Sometimes it pays to not be part of the herd mentality; to chart your own course and still emerge triumphant – this is one of those times. Truly, with the all-new Nexus 10 tablet Google has provided users, the features and performance that are available on Apple’s iPad, the current market darling.
A sneak review of the Android-powered Nexus 10 that released on 13th November 2012:
Appearance and Build
The Google Nexus 10 is an exceedingly well-designed tablet and quite good looking too. The all-black chassis is delicately rounded at the rims, measures a compact 10.39 X 6.99 X 0.35 inches, and weighs 1.3 pounds making the device reliably portable and comfortable to hold.
The tablet, which is chiefly composed of high-grade-plastic, bears a nice, rubbery feel at the back imparting strength and resilience to the device. Ports and functionalities pertaining to micro HDMI, micro USB, front-facing camera, rear camera, headphones, power, volume, light sensor, and even a magnetic Pogo Pin charger reside neatly on the tablet’s exterior. Little flourishes like the frontal grille speakers are nice but some users may be deterred by the sizable bezel surrounding the screen.
The 10.1-inch display is the tablet’s trump card: a highly outfitted Super PLS TFT touchscreen with a remarkably lucid 2560 X 1600- pixel resolution. Moreover, the display also touts a 299-pixel per inch screen density, 16:9 widescreen functionality, and a capacity to render 16 million hues. The viewing consequences are, expectedly, brilliant with superlative vibrancy, content emphasis, and display angles. For added protection, the screen is sheathed by durable Corning Gorilla Glass. The capacitive touch operation, too, is commendable with multi-touch gestures being fully supported.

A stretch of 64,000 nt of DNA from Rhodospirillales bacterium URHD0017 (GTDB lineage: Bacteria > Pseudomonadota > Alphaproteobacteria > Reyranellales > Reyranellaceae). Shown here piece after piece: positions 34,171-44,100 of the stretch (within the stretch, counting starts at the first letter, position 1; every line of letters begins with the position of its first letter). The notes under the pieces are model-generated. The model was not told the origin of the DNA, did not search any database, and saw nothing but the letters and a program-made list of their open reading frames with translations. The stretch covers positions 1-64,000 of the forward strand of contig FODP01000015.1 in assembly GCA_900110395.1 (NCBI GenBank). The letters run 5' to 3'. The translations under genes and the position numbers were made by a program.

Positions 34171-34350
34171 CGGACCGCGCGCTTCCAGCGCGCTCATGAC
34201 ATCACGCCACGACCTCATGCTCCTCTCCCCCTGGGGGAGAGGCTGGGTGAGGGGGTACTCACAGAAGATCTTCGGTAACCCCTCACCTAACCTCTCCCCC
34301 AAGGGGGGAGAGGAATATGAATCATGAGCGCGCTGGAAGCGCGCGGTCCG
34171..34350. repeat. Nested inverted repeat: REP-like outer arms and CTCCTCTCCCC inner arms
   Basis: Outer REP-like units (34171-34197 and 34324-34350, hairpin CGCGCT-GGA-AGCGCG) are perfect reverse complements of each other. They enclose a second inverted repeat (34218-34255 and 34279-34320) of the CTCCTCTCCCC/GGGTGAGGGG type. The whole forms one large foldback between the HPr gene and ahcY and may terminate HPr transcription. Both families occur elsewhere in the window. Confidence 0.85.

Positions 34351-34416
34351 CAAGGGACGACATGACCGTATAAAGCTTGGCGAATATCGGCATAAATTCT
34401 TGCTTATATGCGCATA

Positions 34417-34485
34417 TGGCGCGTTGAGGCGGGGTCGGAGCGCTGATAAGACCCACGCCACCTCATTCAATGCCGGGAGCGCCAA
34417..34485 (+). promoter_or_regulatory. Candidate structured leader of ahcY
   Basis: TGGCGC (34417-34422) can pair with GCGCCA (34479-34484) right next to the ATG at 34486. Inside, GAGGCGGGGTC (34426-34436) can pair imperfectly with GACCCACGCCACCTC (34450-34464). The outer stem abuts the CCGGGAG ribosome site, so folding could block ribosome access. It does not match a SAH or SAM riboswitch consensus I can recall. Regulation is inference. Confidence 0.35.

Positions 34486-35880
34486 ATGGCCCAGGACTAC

The Nexus 10 ships with a significantly potent 1.7GHz dual-core ARM Cortex (A15) central processor bolstered by a Samsung Exynos 5250 chipset. A MaliT604 graphics processor and 2GB RAM are also on board making the tablet an exceptionally sprightly machine with applications and multitasking being processed with consummate ease.
The entrenched Android 4.2 Jelly Bean interface is exceedingly fluid, intuitive, and boasts several fresh features such as gesture typing, Miracast linking, quick settings, High Dynamic Range (HDR) operation, lock-screen widgets, Google Now, and extended camera settings.
You can choose between 16GB and 32GB internal storage options; regrettably there is no inbuilt facility to install external memory.
The tablet facilitates a host of connectivity options like dual-side NFC, Bluetooth (3.0 with A2DP), dual-band Wi-Fi, USB (2.0), assisted GPS, SNS integration, push email, and HTML browsing. However the absence of 3G and LTE linkage are definitely demerits.
The Nexus 10 also embeds a commodious 9000mAh Li-polymer battery that, as Google avows, ought to sustain 7 hours of internet surfing and 9 hours of movie viewing comfortably.
Cameras and Multimedia
The Nexus 10 sports a capable 5-megapixel rear camera (with LED flash) rendering a top resolution of 2592 X 1936 pixels. Aspects like autofocus, touch focus, geographical tagging, and face detection are also included altogether resulting in good quality photographs. The camera also engenders 1080-pixel clips at 30 frames per second. The 1.9-megapixel front-facing camera is adequate.
The fully-featured music player is first-rate and boosted by the tablet’s terrific audio output.
You would do well to form a ‘nexus’ with this $399 tablet!